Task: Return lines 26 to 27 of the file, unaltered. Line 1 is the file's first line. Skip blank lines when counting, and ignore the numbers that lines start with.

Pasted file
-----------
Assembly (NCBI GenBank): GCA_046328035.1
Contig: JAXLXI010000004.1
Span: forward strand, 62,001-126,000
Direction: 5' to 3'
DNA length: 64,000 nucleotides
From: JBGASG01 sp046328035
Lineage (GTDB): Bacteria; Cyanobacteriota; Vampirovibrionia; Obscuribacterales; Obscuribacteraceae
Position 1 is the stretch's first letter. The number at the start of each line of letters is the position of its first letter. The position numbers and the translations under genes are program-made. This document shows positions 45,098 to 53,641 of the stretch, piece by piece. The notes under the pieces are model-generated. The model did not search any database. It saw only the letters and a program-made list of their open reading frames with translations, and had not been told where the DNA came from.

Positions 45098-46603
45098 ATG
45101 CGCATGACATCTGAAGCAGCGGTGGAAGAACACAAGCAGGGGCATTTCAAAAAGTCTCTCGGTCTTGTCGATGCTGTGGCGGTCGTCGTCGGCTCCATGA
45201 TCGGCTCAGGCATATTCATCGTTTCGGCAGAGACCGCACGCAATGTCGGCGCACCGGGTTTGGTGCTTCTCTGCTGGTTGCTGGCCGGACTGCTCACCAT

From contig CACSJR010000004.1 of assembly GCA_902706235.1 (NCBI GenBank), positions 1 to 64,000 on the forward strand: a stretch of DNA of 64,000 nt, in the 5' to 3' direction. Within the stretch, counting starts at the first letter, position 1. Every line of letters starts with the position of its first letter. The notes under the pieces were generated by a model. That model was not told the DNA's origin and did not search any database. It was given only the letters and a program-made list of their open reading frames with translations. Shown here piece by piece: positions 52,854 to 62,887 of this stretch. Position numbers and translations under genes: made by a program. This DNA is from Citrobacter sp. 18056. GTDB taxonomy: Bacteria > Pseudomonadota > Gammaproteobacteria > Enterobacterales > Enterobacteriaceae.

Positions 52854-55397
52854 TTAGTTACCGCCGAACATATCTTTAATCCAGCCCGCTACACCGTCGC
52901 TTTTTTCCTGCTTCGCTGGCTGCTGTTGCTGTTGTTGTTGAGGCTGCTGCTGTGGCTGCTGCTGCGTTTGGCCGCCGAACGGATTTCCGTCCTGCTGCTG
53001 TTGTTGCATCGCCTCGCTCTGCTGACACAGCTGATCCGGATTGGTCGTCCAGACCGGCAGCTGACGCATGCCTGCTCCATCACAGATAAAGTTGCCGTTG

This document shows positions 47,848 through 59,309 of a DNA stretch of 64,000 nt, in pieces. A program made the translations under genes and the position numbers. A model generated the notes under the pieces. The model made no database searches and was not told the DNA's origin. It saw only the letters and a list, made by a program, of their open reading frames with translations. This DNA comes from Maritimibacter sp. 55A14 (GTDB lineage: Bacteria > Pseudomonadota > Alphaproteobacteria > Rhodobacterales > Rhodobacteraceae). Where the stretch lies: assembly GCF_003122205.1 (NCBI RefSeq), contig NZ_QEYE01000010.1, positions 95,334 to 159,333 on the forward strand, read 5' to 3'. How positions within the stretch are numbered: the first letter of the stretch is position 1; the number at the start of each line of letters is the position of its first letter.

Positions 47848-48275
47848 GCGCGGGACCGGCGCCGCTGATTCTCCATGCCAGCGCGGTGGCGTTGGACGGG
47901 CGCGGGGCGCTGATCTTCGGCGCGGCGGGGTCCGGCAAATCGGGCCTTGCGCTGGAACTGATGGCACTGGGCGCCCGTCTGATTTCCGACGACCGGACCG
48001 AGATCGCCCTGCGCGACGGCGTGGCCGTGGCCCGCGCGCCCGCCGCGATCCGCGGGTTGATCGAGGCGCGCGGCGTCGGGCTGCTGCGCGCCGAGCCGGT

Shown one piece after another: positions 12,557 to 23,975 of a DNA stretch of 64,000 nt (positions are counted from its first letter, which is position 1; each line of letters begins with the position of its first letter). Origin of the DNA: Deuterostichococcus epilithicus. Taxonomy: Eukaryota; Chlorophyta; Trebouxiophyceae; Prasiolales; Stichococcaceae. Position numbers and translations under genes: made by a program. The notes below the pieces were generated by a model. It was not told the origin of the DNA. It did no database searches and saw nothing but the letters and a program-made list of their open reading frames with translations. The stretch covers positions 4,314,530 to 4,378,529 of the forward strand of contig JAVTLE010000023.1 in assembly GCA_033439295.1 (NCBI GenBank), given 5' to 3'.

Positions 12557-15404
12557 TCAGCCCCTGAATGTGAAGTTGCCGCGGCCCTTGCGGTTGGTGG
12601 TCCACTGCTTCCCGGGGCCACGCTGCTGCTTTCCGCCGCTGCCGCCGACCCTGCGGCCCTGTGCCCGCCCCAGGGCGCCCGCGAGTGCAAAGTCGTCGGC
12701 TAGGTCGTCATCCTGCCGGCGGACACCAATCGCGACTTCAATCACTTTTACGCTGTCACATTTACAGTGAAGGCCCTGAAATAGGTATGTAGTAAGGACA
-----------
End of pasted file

12601 TCCACTGCTTCCCGGGGCCACGCTGCTGCTTTCCGCCGCTGCCGCCGACCCTGCGGCCCTGTGCCCGCCCCAGGGCGCCCGCGAGTGCAAAGTCGTCGGC
12701 TAGGTCGTCATCCTGCCGGCGGACACCAATCGCGACTTCAATCACTTTTACGCTGTCACATTTACAGTGAAGGCCCTGAAATAGGTATGTAGTAAGGACA